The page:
Communities need to form, storm and norm to be able to perform.
What makes a team successful is the coming together of various viewpoints, experiences, values and ideas. Throw these elements together in the crucible that is a project, add the pressure of having to deliver, the heat of emotion and the stirring of changing parameters and of course there will be a violent reaction. It is this “storming” of the team that transforms the original idea into a result that is powerful, enduring and remarkable.
Seth Godin, in a recent post called “Righteous Indignation“, discusses how people sometimes get emotional or dramatic as a default response for when one is irritated, disappointed, or otherwise angry. He observes that getting upset rarely works to anyone’s advantage, then asks “What if you took it out of your toolbox of responses?”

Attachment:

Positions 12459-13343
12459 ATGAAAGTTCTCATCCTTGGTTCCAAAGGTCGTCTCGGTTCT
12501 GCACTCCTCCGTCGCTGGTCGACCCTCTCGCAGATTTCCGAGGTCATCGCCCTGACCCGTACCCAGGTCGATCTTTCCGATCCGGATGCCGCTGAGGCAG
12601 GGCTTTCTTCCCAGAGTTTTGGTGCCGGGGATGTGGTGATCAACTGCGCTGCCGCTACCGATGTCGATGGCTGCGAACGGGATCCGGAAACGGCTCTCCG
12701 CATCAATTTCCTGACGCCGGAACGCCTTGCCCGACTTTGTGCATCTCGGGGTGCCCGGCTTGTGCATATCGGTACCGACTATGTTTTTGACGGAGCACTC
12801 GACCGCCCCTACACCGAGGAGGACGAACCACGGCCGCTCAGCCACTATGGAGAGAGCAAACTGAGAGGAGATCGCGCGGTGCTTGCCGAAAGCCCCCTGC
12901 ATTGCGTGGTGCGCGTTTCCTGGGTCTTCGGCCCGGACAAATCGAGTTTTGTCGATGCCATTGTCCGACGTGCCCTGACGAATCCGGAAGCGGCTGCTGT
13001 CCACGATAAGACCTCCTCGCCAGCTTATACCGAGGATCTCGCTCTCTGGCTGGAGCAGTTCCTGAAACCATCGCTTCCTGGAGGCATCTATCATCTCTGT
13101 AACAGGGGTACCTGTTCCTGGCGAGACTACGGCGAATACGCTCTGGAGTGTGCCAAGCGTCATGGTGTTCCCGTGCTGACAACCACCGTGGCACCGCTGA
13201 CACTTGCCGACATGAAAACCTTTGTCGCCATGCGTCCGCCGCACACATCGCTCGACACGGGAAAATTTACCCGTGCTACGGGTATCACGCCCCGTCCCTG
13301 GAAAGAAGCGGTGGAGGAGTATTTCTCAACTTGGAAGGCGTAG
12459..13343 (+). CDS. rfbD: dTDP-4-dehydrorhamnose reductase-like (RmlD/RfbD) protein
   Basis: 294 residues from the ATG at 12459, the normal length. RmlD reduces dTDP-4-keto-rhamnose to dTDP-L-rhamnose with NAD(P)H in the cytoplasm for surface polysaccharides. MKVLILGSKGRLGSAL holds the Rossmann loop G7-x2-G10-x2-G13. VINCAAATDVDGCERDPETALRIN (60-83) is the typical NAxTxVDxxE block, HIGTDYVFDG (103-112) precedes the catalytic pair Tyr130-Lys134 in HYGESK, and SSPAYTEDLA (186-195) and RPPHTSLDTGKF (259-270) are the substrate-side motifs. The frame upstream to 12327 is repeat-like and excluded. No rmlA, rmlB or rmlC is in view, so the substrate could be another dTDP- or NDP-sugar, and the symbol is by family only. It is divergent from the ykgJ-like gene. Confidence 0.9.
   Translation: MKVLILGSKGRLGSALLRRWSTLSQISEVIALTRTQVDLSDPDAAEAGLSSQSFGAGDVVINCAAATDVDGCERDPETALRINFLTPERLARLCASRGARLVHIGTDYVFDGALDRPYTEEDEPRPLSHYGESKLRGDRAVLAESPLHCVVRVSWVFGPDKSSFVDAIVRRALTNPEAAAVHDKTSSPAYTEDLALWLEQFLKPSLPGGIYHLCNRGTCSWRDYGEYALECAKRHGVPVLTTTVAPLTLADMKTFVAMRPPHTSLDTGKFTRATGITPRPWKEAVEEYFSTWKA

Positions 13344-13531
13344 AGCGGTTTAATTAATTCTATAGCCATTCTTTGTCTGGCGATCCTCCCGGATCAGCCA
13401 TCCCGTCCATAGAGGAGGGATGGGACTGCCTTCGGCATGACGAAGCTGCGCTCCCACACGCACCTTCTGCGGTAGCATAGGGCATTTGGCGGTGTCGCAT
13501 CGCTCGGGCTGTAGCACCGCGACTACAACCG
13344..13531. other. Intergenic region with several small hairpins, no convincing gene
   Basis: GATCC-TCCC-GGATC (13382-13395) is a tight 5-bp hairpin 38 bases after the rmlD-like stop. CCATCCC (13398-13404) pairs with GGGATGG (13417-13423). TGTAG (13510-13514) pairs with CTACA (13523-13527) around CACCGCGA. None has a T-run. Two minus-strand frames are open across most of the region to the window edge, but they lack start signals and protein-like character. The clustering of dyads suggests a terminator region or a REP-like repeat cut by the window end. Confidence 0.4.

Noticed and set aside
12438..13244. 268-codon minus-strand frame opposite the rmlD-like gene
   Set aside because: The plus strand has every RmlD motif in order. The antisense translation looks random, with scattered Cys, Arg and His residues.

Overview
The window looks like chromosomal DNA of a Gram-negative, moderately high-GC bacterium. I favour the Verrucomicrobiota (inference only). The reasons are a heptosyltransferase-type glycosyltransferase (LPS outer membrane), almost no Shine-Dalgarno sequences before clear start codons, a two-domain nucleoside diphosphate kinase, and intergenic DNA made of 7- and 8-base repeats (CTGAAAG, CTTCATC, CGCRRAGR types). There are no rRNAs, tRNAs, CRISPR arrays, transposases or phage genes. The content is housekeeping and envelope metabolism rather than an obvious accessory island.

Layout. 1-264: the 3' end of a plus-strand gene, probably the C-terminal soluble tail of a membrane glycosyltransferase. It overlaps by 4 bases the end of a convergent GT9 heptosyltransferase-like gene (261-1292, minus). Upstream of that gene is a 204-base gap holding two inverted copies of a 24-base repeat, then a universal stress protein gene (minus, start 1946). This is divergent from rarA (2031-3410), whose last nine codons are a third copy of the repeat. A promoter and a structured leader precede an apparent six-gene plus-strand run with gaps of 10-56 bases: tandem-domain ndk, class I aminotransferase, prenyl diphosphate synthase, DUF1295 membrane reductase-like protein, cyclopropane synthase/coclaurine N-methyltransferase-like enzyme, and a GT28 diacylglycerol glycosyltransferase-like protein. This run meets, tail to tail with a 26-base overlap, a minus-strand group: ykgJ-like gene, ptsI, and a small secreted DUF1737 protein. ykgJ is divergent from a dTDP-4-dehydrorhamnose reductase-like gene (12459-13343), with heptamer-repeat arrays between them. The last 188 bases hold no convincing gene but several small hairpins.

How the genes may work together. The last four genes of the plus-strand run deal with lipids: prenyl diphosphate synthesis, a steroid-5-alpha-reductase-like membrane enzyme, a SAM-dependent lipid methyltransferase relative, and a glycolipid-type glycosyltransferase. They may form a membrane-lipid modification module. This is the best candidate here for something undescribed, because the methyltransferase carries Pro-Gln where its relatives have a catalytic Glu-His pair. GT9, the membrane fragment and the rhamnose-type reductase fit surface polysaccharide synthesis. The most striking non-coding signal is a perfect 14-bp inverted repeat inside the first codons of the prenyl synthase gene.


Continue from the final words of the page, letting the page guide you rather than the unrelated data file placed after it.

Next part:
I see displays of passion as a good thing. I disagree somewhat with Seth. If someone feels indignation, it’s because from their point of view some standard has been broken or some boundary has been violated. What I disagree with is the idea of simply “eliminating [righteous indignation] as an option” – good luck trying to do so, unless you’re a Vulcan. Actually let’s celebrate the fact that people are speaking up instead of bottling-up the emotions.
If I value the relationship with the person, be it a client, a colleague, or a team member or simply another person, it is up to me to figure out what has happened to trigger the emotion and to repair it. The relationship between a leader and another person is never symmetrical – it is almost always up to the leader to take responsibility first, and by taking responsibility first, one becomes a leader.
Indeed, if there is no conflict, the quality of the result could be questionable. The key is to know what is the right combination of pressure and heat to turn black carbon into a diamond.